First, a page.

So if you think of the common areas where you feel tension or pain, it is usually in between your shoulders, or in your low back, neck or calf muscles, all regions you would use when running away.
Another influence of stress is whilst your sympathetic nervous system is turned up (this is your get up and go nervous system) your parasympathetic nervous system is turned down – this is where problems can really kick in as this is your chill out and relax nervous system. This will slow your heart rate, relax your breathing, stimulate your digestion and generally help everything you don’t need when being attacked by a metaphorical dinosaur.
This lack of parasympathetic nervous system can contribute to your blood pressure creeping up, poor digestion and irritable bowel symptoms amongst other things. So it is quite easy to see that if you are under stress, then you can have a variety of symptoms from tension to bowel problems. But what can we (here at the clinic) and you do about it?
Firstly, as I said, the tension aspect of stress tends to hit you in the areas you are already tight in. Therefore regular treatment can help mobilse these budding problem areas and help prevent the potential for build up.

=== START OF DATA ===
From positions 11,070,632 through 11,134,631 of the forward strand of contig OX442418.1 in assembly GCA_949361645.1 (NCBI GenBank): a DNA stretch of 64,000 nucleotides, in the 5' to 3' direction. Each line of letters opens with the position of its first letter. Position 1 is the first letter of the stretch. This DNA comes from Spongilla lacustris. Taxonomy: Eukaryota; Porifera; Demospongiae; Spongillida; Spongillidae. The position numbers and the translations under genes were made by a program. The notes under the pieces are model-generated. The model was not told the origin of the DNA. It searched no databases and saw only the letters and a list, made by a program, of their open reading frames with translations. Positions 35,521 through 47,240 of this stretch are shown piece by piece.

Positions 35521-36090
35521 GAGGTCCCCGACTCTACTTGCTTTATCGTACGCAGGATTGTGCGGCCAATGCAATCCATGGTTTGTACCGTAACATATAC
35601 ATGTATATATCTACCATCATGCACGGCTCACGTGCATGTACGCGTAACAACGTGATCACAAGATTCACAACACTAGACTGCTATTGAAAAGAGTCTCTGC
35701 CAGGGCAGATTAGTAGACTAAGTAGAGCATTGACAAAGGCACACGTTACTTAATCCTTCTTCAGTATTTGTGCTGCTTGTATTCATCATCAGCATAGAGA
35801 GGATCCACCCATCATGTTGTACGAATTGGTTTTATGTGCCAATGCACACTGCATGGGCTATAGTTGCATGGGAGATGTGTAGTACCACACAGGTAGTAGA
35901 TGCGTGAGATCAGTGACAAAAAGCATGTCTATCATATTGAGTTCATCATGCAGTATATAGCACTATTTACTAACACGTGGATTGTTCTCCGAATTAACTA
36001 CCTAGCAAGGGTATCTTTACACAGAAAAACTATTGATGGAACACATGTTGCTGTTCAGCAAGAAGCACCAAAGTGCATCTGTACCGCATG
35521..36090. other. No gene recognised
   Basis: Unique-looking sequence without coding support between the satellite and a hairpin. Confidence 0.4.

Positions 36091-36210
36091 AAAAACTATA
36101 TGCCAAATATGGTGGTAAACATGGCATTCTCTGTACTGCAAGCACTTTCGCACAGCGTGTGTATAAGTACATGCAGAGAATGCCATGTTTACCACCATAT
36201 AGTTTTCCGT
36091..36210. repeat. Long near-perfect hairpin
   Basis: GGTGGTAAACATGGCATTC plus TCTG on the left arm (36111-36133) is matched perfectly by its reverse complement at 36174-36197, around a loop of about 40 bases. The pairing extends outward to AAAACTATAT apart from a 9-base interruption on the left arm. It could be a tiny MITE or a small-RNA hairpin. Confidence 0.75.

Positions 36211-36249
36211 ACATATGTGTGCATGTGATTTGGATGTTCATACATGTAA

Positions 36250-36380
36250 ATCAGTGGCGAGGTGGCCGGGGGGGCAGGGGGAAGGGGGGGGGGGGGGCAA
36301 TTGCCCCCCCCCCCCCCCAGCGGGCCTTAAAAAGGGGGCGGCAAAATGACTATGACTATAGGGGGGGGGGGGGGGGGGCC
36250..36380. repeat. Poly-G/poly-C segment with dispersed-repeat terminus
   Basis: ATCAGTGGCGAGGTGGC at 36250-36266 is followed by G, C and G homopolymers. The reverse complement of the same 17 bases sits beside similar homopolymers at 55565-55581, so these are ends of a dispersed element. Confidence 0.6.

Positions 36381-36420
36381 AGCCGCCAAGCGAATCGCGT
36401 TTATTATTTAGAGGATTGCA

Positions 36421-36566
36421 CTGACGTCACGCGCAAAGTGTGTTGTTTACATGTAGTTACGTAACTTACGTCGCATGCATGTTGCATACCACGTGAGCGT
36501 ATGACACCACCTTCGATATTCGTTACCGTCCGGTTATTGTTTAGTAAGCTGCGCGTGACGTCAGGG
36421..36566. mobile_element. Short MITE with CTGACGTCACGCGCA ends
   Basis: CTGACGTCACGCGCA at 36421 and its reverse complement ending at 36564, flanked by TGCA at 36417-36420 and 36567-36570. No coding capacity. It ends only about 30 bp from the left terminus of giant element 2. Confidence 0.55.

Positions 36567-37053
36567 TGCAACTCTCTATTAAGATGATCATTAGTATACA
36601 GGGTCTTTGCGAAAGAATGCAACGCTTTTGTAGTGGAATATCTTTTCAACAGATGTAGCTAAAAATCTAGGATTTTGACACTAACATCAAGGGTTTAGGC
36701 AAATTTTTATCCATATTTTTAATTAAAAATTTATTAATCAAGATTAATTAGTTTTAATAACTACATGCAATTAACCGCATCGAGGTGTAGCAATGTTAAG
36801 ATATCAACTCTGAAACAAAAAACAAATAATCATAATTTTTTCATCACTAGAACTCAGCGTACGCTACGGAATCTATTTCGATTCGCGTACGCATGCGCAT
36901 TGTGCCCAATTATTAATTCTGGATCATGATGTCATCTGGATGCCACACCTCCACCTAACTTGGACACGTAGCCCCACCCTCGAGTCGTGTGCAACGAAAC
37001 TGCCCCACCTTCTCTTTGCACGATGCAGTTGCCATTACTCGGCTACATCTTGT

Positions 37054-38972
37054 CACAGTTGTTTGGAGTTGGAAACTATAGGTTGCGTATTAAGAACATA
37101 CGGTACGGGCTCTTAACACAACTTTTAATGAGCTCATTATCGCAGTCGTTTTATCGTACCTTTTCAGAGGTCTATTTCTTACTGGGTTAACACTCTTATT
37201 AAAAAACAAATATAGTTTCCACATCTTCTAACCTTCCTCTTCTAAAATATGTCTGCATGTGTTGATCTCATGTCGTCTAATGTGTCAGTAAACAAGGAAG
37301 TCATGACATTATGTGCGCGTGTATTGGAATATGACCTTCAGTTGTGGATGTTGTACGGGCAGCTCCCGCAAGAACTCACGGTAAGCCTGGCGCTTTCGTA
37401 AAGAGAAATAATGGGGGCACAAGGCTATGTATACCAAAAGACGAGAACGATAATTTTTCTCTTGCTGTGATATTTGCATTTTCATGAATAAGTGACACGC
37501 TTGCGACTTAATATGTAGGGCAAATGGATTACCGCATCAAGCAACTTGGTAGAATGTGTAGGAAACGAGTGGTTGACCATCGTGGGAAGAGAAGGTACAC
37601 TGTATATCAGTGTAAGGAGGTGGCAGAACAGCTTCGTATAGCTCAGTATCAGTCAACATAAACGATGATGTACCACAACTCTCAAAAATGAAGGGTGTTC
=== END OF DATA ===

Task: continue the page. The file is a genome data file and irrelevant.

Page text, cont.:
More importantly (yes there are things more important than us!) you can help yourself with exercise; research has shown that only 20 minutes of physical exercise can have a benefit to your mental health. Also exercise will also stimulate blood circulation which is required for all aspects of the body, and it will act as the dinosaur – you can use up all that potential energy you have stored up to club the dinosaur by exercising – be that hitting a punchbag, hitting the gym or channelling your inner Anton du Beke and taking to the dance floor.
Many dietary influences exist too so avoid sugar. I mentioned cortisol as a stress hormone: too much sugar changes blood chemistry so it will release cortisol to cope with increased blood sugar. Artificial sweetners are not a good replacement, as they can retrain your body to seek sugary food and can cause side effects themselves like headaches.
Processed food has a large amount of sugar in it so may also have the same affects; they also have a large amount of salt, this can make you thirsty but also cause your body to retain fluid which will mean your have more fluid for your heart to cope with. These foods tend not to have much nutritional value.